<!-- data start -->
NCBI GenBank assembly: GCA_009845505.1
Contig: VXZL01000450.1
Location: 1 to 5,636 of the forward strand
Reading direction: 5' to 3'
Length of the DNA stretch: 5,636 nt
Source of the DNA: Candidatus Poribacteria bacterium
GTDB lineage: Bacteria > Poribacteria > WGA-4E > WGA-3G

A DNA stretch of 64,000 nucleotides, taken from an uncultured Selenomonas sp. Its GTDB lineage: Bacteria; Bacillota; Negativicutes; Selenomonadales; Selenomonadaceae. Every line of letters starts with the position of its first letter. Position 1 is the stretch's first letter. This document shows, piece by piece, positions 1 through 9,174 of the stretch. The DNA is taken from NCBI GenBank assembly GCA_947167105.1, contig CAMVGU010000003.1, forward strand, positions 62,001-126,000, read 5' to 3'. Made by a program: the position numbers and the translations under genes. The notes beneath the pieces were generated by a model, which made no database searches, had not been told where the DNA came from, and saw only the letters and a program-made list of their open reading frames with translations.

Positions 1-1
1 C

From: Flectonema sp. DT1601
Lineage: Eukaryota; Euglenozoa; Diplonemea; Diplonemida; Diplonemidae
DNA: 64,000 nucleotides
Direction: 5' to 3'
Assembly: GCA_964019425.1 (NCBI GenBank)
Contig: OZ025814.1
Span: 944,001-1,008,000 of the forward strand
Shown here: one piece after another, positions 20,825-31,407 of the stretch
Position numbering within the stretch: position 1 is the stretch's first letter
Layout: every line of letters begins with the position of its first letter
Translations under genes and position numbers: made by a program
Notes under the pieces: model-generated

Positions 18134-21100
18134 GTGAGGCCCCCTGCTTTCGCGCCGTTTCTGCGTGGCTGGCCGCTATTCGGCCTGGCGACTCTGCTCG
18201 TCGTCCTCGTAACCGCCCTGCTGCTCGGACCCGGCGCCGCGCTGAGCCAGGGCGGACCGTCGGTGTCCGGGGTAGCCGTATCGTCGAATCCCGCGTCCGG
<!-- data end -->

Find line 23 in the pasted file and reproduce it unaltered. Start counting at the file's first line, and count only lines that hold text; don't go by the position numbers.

Positions 18134-21100